Thursday, May 6, 2021

Toots Finds His First and Forever Home

 


A biting dog does more harm to himself than it does to humans.  Unless it is a severe attack, dog bites are manageable, and the injury heals in a few days.  But for the dog, biting can literally be a life sentence. 

    There are many reasons a dog resorts to biting.  Usually, it is because of past trauma.  Humans will try to rehabilitate a biting pup, but, unfortunately, they may have to put the dog down if that does not work.  

    I met one such dog, Toots, when I was visiting Miss Laura this week.  He had been homeless most of his mortal life, and she provided him a family at the Bridge.   When he was on the other side, he was charming but reacted when startled by biting.  The therapists spent hundreds of hours working with him, and then he was adopted out but quickly returned when he nipped again.  

    The shelter workers loved Toots and gave him every chance to be a family dog, but he could not quell the instinct to bite.  Finally, they made the saddest decision.  Being unadoptable, Toots would have to go to the Bridge.  

    The workers were heartbroken.  They decided to give Toots a special day.  First, they took him to Sonic for a burger that he happily scoffed down.  Then they brought him to the park where he ran and swam for hours.  The entire time Toots had a huge smile on his face.  But, everything must end, as did this day.  They brought Toots back to the shelter.  

    One of them held Toots and told him what a good dog he was.  The other got the dreaded needle, patted the smiling boy’s head, then hesitated:  Maybe if they gave him one more chance.  But, they had granted him a half dozen.  There were no more.  She put pressure on the plunger.

    Toots slipped away peacefully.  His body was sent to the crematorium, burned, and then done away with as if he had never existed.  But, he would live on in the memories of the workers who gave him a special day.   None of them could erase his smiling face from their minds.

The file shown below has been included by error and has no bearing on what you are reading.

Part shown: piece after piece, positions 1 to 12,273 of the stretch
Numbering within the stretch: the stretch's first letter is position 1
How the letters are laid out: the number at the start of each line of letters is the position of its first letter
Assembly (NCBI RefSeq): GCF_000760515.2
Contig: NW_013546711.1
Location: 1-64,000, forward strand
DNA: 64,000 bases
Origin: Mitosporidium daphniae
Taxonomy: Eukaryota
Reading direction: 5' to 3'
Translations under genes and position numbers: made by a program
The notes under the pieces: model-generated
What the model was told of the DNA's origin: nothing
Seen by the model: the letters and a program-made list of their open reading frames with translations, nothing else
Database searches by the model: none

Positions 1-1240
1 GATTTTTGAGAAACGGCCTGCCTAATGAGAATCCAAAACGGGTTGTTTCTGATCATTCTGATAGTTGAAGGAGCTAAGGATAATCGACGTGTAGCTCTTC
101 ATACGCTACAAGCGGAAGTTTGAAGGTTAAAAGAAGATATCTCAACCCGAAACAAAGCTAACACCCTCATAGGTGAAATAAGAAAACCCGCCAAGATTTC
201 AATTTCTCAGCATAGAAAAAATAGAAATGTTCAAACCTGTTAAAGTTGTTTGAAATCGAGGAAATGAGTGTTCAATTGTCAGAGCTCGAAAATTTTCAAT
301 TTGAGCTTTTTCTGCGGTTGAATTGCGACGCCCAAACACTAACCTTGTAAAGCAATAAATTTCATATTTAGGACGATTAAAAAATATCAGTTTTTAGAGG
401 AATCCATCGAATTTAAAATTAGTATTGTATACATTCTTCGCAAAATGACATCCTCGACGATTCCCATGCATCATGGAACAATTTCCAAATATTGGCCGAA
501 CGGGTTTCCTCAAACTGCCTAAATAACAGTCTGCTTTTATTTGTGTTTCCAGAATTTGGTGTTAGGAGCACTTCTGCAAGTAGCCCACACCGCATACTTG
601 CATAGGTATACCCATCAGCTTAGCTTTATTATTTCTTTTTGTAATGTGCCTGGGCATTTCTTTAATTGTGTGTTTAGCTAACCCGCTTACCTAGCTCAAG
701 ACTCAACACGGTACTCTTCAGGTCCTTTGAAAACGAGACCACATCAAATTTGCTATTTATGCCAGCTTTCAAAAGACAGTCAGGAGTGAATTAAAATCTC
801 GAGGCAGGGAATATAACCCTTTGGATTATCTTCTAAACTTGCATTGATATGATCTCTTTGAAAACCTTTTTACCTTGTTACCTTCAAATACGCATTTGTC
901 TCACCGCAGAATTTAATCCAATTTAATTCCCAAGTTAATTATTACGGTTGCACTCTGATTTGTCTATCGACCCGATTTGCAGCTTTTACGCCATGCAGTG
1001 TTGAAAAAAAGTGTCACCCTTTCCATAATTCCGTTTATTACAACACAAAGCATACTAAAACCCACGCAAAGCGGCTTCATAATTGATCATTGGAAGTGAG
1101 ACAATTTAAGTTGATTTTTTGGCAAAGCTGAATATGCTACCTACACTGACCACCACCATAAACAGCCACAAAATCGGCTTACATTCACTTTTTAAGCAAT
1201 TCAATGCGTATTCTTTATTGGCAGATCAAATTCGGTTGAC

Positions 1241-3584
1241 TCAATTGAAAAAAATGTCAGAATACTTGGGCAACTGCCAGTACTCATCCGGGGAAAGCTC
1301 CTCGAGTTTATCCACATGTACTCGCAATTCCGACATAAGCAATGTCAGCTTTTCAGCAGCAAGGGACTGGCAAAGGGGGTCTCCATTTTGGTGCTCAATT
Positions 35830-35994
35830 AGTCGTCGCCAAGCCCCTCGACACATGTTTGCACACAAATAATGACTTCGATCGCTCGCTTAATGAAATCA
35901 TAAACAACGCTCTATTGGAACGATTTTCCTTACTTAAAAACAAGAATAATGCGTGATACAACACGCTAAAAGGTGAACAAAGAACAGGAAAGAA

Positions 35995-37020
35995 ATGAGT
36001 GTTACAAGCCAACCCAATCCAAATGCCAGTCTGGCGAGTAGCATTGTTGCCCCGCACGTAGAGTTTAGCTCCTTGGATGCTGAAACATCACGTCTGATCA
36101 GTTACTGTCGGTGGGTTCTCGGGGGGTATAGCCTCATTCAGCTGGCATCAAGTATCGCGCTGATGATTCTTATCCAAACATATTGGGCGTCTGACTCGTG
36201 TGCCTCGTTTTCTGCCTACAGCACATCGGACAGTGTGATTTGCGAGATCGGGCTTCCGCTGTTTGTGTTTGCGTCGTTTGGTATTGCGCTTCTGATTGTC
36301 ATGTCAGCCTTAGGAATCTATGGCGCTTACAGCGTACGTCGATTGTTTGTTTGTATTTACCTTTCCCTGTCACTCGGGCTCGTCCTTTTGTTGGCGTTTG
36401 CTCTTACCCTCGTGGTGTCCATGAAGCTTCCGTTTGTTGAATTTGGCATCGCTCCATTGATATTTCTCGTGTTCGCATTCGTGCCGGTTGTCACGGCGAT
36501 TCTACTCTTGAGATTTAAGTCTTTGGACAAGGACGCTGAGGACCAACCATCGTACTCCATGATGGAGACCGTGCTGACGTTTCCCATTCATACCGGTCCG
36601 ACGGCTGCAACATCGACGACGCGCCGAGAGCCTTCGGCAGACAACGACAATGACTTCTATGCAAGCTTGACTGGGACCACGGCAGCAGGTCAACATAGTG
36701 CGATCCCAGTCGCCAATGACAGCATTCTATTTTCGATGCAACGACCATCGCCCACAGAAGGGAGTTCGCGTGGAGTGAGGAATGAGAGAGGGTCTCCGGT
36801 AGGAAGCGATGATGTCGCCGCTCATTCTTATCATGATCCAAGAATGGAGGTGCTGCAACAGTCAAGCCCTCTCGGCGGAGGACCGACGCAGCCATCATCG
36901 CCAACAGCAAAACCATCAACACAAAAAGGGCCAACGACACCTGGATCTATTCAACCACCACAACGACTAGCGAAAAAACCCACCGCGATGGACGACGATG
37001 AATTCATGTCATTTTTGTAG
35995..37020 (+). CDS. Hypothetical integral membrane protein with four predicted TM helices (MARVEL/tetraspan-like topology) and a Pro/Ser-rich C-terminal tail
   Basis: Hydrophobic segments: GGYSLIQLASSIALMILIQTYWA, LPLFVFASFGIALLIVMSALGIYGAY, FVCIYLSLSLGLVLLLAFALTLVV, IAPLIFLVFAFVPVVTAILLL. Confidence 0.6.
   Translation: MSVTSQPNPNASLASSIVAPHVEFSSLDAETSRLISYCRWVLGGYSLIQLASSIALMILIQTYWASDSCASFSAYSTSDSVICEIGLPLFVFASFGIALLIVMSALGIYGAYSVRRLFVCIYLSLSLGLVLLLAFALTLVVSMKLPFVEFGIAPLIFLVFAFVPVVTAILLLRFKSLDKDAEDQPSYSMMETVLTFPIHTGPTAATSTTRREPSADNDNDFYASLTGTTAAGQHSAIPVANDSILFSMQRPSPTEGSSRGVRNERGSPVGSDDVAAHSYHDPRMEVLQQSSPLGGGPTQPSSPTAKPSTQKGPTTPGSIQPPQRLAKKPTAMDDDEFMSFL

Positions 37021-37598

The fact that Toots, in his final moments, was unaware of what was occurring haunted those in attendance.  He told me it was the opposite. He knew that they were giving his troubled soul the release he had long yearned to experience. 

      While passing to the Bridge is a joyous occasion because it marks the beginning of an immortal, worry-free existence, there is usually great sadness as the soul mourns leaving its family and home.  But, when you have neither, the passing is pure jubilation.

    Every mom here invites dogs who never knew a home to live with them at the Bridge.  Toots had many to choose from, but he picked Miss Laura, who had just started building her terrific pack of Bridge rescue dogs.  Toots is getting the love, attention, and snuggles he has desired, without the inclination to bite.  It is finally a beautiful world for him.  

    When they sent him to the Bridge, I know the workers thought that they had failed Toots, but the truth is they saved him and gave him the happiness he would never have on the human side.

4 comments:

  1. Sorry, I cannot read your post today...it runs to the right so far that the words are gone.

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  2. We fostered an older cocker many years ago, when the 4 siblings were still growing up. He had always lived with an older couple and was totally confused about dealing with kids running around and bit one of them. Fortunately we were able to find him a new home with no kids. Too bad little Toots wasn't as lucky.

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